C. Prop the sweet potato halfway into a jar filled with water to be slightly submerged.
D. Place near an appropriate window for daily sun exposure.
E. Change the water weekly or whenever smelly for about 3-4 weeks.
F. Once roots and green sprouts have started, gently remove the sprouts.

The sprouts can be eaten or planted in prepared soil. Each sprout will typically produce 5 to 10 sweet potatoes, if planted.

Now let’s imagine for a moment that times do get tough and food is very hard to come by. Getting a balanced meal becomes a luxury, and most of the time you are just happy to have any food at all. Let’s see. If you bought the above four grain and bean items listed for $158 plus shipping costs, what is the shortest amount of time it could potentially be eaten. Let’s say you are trying to feed a family of four and there is little else available in the local stores. Each of the four eat 2 cups of cooked oats for breakfast with almonds or chia seeds, 2 cup of wheat as tortilla or bread for lunch, 1 cup of cooked black beans or lentils for dinner.

To supplement, you are going to grow a few vegetables in your garden and forage for a few greens you know are edible from your local forest (consider creasy greens a.k.a. early winter cress (6)). You find that this bare food program of just four foods would provide about 1293 calories per day. Depending on the daily calorie needs of each, you will find that for the four of you, the food would last for a minimum of 75 days. Wow, that’s just a little over $2 per day! If you had a few more things to eat, your bare food program could get you through a good 6 months or even a whole year of tough times.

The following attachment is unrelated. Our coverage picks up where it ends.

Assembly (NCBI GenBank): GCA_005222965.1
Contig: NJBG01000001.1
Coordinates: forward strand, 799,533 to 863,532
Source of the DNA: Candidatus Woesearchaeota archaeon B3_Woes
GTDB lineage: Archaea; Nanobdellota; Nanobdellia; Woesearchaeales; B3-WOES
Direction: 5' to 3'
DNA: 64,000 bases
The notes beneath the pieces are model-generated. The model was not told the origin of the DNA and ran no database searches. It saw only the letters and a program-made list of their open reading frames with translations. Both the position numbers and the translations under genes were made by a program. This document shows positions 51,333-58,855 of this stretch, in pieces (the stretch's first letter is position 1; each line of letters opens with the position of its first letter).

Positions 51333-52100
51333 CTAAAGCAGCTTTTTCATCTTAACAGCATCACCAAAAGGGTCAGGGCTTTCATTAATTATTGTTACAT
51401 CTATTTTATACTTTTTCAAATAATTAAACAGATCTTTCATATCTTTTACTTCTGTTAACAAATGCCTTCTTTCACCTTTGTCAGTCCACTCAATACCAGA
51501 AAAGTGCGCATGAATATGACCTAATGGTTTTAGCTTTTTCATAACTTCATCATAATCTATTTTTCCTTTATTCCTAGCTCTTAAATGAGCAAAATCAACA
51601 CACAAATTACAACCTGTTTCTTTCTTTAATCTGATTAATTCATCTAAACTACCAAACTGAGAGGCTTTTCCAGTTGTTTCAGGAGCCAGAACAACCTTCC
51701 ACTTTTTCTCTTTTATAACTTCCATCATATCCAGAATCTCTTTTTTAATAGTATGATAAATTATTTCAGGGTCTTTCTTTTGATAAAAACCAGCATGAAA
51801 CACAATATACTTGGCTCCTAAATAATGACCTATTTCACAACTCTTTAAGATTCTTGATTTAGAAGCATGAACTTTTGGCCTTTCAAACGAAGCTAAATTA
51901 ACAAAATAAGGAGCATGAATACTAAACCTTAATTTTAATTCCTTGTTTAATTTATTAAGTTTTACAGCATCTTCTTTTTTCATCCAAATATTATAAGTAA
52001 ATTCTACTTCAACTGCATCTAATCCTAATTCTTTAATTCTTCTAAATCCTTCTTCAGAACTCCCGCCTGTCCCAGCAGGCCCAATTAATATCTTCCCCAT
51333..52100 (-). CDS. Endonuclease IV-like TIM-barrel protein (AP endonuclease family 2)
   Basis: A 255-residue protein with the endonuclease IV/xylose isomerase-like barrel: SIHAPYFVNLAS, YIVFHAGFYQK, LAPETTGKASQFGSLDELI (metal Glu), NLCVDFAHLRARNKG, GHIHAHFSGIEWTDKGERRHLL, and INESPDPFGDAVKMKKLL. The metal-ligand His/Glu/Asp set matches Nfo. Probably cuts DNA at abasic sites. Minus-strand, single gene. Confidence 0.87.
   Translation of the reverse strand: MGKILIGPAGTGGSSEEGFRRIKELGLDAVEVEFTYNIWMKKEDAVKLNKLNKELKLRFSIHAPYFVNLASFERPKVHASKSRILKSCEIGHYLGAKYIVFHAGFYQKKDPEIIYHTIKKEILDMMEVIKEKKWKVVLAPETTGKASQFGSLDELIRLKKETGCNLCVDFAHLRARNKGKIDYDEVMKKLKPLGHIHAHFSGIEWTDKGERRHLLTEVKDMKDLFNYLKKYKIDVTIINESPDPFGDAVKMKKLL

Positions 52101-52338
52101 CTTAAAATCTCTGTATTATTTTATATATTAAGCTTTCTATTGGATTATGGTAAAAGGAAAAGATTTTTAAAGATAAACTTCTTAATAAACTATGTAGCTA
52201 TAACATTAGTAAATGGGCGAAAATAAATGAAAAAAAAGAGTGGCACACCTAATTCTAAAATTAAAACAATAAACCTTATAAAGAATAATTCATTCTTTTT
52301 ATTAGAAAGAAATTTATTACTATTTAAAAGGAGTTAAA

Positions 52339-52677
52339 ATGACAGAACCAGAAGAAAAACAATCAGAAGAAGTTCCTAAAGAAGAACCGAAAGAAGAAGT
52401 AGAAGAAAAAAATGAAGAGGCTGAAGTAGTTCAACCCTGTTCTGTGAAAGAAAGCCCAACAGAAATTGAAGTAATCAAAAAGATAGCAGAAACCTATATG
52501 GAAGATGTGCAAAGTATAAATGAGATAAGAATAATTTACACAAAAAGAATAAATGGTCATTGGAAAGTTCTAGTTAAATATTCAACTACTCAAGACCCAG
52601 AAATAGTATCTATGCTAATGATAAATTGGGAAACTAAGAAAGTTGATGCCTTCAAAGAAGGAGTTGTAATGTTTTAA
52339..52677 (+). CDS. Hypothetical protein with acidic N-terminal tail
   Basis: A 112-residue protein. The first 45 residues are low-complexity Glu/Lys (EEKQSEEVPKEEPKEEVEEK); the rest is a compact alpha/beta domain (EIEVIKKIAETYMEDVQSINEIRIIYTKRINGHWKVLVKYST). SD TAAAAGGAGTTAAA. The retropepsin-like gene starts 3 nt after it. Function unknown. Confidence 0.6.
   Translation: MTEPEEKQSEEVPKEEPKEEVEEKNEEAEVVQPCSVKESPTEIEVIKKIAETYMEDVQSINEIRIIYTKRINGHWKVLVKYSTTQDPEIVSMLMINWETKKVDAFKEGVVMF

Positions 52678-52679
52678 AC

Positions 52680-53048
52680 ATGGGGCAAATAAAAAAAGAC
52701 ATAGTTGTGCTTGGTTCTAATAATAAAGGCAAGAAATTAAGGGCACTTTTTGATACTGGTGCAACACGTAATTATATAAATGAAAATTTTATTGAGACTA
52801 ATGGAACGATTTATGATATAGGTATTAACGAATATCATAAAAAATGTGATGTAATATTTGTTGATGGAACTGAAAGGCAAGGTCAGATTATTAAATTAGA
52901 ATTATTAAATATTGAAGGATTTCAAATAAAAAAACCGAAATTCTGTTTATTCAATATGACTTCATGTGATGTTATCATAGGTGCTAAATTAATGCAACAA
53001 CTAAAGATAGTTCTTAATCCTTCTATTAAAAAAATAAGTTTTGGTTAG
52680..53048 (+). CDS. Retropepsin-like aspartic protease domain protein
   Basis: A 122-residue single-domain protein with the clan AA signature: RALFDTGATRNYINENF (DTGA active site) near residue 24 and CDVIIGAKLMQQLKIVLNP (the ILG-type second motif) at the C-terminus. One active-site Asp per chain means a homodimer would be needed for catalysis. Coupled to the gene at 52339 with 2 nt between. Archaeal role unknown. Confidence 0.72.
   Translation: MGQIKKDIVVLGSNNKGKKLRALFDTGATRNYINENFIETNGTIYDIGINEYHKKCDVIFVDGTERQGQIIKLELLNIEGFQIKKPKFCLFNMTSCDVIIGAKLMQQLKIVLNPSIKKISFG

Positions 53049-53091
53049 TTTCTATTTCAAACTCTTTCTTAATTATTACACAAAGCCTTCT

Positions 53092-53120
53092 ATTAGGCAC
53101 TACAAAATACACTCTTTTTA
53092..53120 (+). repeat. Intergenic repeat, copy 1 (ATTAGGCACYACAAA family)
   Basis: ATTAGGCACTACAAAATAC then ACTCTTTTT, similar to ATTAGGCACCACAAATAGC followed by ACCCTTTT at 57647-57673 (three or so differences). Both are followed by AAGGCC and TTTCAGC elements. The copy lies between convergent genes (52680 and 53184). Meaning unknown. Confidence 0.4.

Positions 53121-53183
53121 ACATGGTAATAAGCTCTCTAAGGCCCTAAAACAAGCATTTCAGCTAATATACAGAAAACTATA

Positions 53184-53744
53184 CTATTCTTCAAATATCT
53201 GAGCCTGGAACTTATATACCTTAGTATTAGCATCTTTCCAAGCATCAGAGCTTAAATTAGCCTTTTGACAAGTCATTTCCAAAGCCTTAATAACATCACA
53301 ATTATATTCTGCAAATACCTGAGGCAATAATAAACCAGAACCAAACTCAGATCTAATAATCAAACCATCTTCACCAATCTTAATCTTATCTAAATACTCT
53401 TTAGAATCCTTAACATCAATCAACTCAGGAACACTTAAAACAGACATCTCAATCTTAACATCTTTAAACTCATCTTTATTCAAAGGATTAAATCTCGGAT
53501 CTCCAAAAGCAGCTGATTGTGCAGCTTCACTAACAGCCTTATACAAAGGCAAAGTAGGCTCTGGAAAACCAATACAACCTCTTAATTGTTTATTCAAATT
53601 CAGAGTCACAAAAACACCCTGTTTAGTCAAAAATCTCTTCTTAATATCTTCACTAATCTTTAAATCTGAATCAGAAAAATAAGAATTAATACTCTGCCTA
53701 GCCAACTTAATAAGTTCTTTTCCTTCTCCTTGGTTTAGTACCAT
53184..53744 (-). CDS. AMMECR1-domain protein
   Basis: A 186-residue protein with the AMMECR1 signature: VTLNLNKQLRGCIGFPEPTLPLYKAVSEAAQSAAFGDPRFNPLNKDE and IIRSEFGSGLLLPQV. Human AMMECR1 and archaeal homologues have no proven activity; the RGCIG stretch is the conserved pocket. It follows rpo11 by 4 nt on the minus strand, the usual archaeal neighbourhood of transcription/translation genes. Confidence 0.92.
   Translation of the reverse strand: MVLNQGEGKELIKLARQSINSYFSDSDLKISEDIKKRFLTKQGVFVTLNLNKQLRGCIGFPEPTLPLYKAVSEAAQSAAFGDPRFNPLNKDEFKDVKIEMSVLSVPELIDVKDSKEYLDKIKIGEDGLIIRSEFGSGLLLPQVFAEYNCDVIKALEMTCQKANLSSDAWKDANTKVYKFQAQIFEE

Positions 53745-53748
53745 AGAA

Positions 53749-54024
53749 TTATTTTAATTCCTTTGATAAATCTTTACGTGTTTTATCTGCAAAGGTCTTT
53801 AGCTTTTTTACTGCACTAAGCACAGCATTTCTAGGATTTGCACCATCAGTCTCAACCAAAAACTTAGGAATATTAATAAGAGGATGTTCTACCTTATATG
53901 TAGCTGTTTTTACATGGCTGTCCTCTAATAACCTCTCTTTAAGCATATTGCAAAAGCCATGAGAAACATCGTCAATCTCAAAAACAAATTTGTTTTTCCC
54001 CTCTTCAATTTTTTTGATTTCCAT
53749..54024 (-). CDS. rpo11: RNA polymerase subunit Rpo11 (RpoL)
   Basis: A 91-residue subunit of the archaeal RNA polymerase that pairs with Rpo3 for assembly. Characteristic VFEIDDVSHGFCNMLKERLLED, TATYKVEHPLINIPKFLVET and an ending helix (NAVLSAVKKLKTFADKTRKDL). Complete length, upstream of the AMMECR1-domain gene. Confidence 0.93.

5. Plant some fruit trees.

If you have a little land or even a large plot, a number of fruit trees grow well in the Chattanooga area. Consider planting a few. It will take some time before you harvest and you will need to tend to pests, cross-pollination and watering needs, among other things, but it could pay off well. Consider the following (7):

A. Pears
B. Apples
C. Peaches
D. Berries: blueberries, blackberries, raspberries.

This is what war-time food availability could look like. Are you ready? Maintain basic calorie needs, employ a little creativity, and tough times can be substantially improved.

To Your Best Health,

Greg Steinke, MD, MPH

1. World food prices reached record high in February with Ukraine war just starting. (2022, Mar 5). Seeking Alpha. https://seekingalpha.com/news/3809908-world-food-prices-reached-record-high-in-february-with-ukraine-war-just-starting
2. Martel, B. (2022, Feb 25). Expert Explains Impacts Russia-Ukraine War Could Have on U.S. Economy. NBC News San Diego. https://www.nbcsandiego.com/news/local/expert-explains-impacts-russia-ukraine-war-could-have-on-u-s-economy/2880086/
3. Azure Standard – www.azurestandard.com. Accessed March 11, 2022.
4. Vukovic, D. (2021, Oct 15). Oxygen Absorbers for Long Term Food Storage. Primal Survivor. https://www.primalsurvivor.net/oxygen-absorbers/
5. Weigel, G. (2016, Mar; Updated 2018, April). Ten vegetables with the best payback. The Tennessee Magazine. https://www.tnmagazine.org/ten-vegetables-with-the-best-payback/
6. Marengo, F, and The Mother Earth News Editors. (1984, Mar 1). Creasy Greens: Try Growing And Cooking This Edible Wild Plant. Mother Earth News. https://www.motherearthnews.com/real-food/edible-wild-plant-creasy-greens-zmaz84zloeck/
7. Best Fruit Trees to Grow in Tennessee. (2021, June 6). https://startingafarm.com/best-fruit-trees-to-grow-in-tennessee/